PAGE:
This week reporters are taking a breather after the 10-day marathon of covering the National People's Congress (NPC) and the Chinese People's Political Consultative Conference (CPPCC).
While many news organizations tried to map out strategies for their mostly rookie reporters, even the best of plans didn't guarantee getting quotes or soundbites from deputies and officials.
A friend told me today about his first-time experience covering the liang hui, or two sessions.
Every Chinese province camps out in one of the hotels in Beijing. This is where the representative officials not only stay, but also discuss government policies and issues pertaining to the area. Every morning my friend had to go to the hotel and try to get a comment from these officials.
He only had a few options: when they came down from their hotel rooms to the meeting halls; when they finished meeting; when they went out for a cigarette or bathroom break.
The last time the two sessions were held, some media even dared to follow these deputies into the loo which crossed the line of privacy.
While it wasn't difficult to surround these officials as soon as they emerged, getting them to say something was even harder.
These government types really have their game down. Most of the time they'd say, "No comment". Or they'd disarm reporters by saying, "My, you've been working so hard. Why don't you come and have a picture with us." What cub reporter wouldn't want his photo taken with a senior government official so they could tell the grandchild later?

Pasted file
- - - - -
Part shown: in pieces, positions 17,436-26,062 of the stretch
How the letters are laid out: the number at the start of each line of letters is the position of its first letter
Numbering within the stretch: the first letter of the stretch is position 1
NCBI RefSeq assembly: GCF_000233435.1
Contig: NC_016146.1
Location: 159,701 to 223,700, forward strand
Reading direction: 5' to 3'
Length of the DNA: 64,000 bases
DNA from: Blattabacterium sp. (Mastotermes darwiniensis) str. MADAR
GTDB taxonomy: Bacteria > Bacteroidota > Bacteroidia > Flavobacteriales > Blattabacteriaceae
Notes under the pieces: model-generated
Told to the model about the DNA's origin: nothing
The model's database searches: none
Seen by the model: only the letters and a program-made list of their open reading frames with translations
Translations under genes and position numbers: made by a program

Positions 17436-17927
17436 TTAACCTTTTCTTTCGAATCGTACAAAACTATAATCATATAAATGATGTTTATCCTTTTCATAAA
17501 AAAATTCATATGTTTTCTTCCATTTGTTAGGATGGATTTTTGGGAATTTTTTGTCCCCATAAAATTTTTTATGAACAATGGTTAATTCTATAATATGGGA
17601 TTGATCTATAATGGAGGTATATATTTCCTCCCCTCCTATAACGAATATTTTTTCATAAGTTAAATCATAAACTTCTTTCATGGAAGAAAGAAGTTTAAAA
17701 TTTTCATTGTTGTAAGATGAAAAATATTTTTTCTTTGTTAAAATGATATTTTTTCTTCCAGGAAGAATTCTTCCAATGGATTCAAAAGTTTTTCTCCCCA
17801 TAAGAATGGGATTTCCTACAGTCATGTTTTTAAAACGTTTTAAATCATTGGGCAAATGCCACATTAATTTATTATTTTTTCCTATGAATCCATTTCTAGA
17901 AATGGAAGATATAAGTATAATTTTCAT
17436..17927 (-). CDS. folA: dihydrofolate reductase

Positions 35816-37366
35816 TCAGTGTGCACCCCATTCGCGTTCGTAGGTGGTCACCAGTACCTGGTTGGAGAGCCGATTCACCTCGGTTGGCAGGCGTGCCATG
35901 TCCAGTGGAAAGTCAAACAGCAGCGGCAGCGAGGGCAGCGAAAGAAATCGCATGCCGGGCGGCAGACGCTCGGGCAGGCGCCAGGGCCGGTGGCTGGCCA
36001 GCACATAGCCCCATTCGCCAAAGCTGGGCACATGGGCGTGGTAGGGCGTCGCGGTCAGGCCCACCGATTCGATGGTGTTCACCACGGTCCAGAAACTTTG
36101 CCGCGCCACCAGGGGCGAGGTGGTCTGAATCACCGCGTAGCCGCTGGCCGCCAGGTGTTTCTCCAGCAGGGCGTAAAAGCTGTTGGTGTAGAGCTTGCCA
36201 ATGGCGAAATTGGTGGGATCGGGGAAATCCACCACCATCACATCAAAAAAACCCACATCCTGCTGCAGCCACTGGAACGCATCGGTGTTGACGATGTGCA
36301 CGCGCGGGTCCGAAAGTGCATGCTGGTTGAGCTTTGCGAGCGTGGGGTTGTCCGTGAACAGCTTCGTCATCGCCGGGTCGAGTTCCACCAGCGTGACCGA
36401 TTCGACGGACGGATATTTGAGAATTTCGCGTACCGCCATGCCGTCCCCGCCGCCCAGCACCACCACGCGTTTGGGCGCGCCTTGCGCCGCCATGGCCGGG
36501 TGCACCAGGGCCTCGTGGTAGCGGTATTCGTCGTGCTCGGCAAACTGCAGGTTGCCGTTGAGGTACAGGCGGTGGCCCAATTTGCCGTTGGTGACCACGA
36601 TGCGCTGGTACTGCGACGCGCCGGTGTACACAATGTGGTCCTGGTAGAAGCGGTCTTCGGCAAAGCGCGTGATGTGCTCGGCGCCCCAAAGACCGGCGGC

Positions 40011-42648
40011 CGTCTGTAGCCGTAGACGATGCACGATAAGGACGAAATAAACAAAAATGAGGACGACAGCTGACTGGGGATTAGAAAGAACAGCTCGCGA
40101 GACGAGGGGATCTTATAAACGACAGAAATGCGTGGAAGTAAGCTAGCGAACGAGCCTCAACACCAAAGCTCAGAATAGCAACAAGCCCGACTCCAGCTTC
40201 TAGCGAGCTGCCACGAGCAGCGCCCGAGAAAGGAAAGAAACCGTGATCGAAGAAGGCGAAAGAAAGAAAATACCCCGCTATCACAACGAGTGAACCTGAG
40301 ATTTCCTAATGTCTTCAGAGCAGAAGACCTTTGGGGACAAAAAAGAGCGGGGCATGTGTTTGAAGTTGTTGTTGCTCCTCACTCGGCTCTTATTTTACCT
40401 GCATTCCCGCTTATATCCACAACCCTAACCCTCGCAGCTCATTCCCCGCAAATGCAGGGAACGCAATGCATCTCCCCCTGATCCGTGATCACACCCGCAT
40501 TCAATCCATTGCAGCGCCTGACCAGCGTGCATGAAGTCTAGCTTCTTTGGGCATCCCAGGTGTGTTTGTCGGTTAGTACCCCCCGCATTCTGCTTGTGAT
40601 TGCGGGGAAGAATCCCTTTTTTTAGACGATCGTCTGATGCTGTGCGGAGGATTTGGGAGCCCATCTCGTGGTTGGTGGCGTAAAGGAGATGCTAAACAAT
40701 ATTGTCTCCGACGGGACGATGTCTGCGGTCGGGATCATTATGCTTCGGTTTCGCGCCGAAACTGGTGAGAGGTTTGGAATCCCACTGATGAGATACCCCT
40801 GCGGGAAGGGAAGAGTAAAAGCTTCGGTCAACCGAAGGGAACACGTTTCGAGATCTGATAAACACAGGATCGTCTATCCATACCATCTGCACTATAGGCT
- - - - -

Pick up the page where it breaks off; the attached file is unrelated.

One tactic my friend used was to try and memorize faces with names and their titles. It worked one time when he correctly identified one by name which impressed the official, but he didn't get much farther than that when trying to get a question answered.
My friend was quite impressed though, watching his Hong Kong counterpart at work.
Armed with a video camera on her right shoulder and a microphone in her left hand, she confronted a PLA official over the Chinese and US incident in the South China Seas last week.
Like a machine gun she shot out one question after another, not even waiting to see if he'd respond. He was so annoyed by her attack, but then because she was so relentless, he eventually gave in, even though it was not quite the answer she was looking for.
My friend quickly learned that he was the predator seeking out his prey and that persistence pays off. Watching her get the story only fueled his desire to continue this cat and mouse game.
China needs more people like him, hungry to find and tell the truth.